Technically, an annual is a plant that lives for one gardening season and dies. Annual-flowering plants grow quickly, put on a spectacular flower show for several months, and then expire.
When plants die, they are usually removed and replaced.
Our definition of annual plants is also a bit misleading because two kinds of annuals exist: cool-season and warm-season annuals.
Cool-season annuals (such as pansies, violas, and primroses) thrive in spring and autumn. Planted in early spring to late summer these plants grow quickly and bloom all summer long.
Warm season annuals are planted after the last frost in spring. These plants grow quickly and bloom when the weather is hot, they will continue to bloom until the first frost.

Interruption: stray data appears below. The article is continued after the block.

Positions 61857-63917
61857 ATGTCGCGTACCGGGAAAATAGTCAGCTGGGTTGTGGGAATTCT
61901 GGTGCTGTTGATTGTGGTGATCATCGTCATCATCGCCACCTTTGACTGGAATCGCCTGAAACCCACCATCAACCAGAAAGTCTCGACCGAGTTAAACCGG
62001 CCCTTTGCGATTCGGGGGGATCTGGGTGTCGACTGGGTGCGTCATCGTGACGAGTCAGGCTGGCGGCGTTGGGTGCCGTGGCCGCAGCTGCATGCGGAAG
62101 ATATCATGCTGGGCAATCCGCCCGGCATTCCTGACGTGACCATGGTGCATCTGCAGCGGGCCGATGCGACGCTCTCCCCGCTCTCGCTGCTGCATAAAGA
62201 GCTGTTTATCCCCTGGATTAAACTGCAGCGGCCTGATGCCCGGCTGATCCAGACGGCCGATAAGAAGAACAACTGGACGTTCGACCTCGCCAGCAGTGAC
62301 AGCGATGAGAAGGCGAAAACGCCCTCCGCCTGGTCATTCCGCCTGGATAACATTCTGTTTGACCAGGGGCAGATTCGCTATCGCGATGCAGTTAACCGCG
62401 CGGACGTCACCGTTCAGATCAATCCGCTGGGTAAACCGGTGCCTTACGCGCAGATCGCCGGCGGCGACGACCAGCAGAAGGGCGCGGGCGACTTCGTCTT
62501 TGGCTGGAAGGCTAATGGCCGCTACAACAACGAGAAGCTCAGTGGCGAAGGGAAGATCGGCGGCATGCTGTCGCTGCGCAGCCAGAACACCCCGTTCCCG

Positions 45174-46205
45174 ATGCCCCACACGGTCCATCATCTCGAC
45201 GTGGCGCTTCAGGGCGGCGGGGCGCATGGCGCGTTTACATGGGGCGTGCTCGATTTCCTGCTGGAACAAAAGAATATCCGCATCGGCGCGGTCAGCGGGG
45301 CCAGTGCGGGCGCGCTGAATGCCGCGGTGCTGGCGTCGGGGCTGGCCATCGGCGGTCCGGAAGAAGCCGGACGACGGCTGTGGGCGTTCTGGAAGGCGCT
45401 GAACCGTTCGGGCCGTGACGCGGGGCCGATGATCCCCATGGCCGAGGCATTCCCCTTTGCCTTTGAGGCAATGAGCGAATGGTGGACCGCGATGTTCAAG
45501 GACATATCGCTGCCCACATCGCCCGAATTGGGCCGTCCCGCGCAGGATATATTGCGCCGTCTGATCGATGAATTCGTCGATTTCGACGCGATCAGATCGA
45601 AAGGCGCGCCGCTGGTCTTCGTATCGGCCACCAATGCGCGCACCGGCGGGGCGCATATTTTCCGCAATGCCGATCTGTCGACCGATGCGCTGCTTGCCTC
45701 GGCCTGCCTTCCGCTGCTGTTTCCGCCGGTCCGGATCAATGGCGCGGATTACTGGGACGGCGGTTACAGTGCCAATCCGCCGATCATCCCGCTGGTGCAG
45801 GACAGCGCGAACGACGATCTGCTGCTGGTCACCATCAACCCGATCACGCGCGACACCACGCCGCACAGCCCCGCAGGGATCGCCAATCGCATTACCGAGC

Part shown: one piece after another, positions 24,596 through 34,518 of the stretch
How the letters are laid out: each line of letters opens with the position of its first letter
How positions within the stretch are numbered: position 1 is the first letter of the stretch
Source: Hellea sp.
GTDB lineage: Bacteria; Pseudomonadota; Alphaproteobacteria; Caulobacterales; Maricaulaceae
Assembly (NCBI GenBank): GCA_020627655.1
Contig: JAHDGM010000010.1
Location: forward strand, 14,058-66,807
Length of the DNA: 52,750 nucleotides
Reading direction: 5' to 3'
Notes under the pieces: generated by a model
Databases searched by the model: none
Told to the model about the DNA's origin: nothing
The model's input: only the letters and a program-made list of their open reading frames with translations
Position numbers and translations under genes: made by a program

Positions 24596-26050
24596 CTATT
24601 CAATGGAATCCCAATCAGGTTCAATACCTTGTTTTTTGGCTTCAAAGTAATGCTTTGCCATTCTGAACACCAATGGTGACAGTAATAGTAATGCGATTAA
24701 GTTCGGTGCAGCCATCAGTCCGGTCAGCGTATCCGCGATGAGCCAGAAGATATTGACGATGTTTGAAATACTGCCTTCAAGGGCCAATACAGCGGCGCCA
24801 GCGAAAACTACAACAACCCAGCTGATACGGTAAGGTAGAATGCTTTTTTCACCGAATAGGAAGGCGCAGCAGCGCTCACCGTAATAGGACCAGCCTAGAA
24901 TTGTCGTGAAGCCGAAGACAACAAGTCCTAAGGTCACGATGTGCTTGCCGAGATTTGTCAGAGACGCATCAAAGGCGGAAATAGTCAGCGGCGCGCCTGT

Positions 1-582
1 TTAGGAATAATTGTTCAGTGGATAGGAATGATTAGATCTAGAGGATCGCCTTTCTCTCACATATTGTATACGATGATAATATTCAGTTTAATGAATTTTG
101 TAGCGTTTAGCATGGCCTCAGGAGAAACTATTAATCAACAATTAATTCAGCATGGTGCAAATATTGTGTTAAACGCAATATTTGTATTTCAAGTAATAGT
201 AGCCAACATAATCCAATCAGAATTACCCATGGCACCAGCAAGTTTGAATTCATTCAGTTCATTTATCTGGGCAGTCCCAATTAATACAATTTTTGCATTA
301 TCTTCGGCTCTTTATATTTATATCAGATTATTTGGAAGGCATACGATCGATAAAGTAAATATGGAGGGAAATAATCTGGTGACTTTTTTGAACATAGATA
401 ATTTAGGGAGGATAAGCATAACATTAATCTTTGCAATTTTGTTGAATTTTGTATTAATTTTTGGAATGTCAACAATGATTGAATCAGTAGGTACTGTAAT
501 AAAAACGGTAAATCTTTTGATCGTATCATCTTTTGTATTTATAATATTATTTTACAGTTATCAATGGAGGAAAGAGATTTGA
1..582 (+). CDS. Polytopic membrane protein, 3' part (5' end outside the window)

The diversity among flowering annuals makes them very useful in the garden. For the brightest blast of color, we like to plant annuals in masse. Low-growing types usually work best for this type of planting.
Flowering annuals are especially at home in containers, making it easy for you to insert a touch of color into visible, highly used areas. Match the plant’s habits with the pot and location.
No real tricks are needed to grow annuals. Just buy healthy transplants, plant them at the right time, and make sure that the young plants are watered and fertilized regularly.
For the longest season of color, pick off the faded blossoms, or cut the plant back to encourage new blooms.
Remember that at The Plant Station Greenhouse we have hundreds of varieties, unusual annuals, pre-planted combination containers and the best customer service to help you create a landscape your neighbors will be talking about for a long time.Share on Facebook